Although a cool concept, some fans thought the brawl with Agent Smith looked fake — more Xbox game than special effects. Much of the fighting in the rest of the film felt gratuitous at times. And there's the ending, or lack thereof.

Despite some flaws, audiences plugged into "Reloaded" in a big way. The film has earned $734 million at box offices worldwide, according to Warner Bros. Studios.

Fan Zoey Engel, 22, says he truly enjoyed the flick. He didn't expect it to be quite as satisfying as the original movie because it is the middle portion of a three-part tale.

"I knew it was going to have a cliffhanger," he says. "In a sense, 'Reloaded' is like 'The Empire Strikes Back.' It ends on a bummer, on a down note. But (the characters) come back in the third movie. That's what you hope, anyway."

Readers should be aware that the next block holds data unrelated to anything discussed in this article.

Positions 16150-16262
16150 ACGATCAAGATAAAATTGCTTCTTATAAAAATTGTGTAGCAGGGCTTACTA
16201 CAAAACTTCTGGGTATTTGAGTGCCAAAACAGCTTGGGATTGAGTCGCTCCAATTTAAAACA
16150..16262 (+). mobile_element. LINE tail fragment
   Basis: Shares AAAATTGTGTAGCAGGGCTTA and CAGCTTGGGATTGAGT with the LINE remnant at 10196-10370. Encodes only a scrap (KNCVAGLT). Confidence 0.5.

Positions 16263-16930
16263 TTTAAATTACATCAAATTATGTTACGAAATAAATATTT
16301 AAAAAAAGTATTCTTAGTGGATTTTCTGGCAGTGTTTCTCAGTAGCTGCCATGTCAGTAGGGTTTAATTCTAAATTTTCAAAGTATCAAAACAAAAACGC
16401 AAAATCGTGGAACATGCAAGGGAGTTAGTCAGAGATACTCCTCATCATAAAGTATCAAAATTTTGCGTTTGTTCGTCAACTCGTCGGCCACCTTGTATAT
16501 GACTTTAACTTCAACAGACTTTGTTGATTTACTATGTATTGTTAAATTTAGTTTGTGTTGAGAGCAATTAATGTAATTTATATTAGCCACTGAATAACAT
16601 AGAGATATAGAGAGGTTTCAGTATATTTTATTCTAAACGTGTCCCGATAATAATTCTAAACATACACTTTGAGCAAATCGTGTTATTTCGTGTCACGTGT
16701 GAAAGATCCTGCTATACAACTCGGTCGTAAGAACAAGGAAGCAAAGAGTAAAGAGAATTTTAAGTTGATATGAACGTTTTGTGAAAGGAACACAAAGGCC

Of course, the original "Matrix" was a hard act to follow. Its innovative "bullet time" freeze-frame camera work revolutionized action flicks and has been imitated and parodied over and over since its release.

The film's plot struck a chord with an increasingly homogenized American public. It was an action flick for the brain.

Is there such a thing as choice? How do you define reality?

"The amazing thing about 'The Matrix' is when you walk out of that film, you ask a question that Plato wanted us to ask, Descartes wanted us to ask — Is the reality as we perceive it the true reality?" says Glenn Yeffeth, author of "Taking the Red Pill: Science, Philosophy and Religion in The Matrix" (BenBella Books; $17.95).

"I think almost everyone who walks out of 'The Matrix' at least for a split second thinks, 'Boy, I wonder if we are in the Matrix?' "

For the uninitiated, "The Matrix" story arc breaks down like this:

The human race has been enslaved by machines.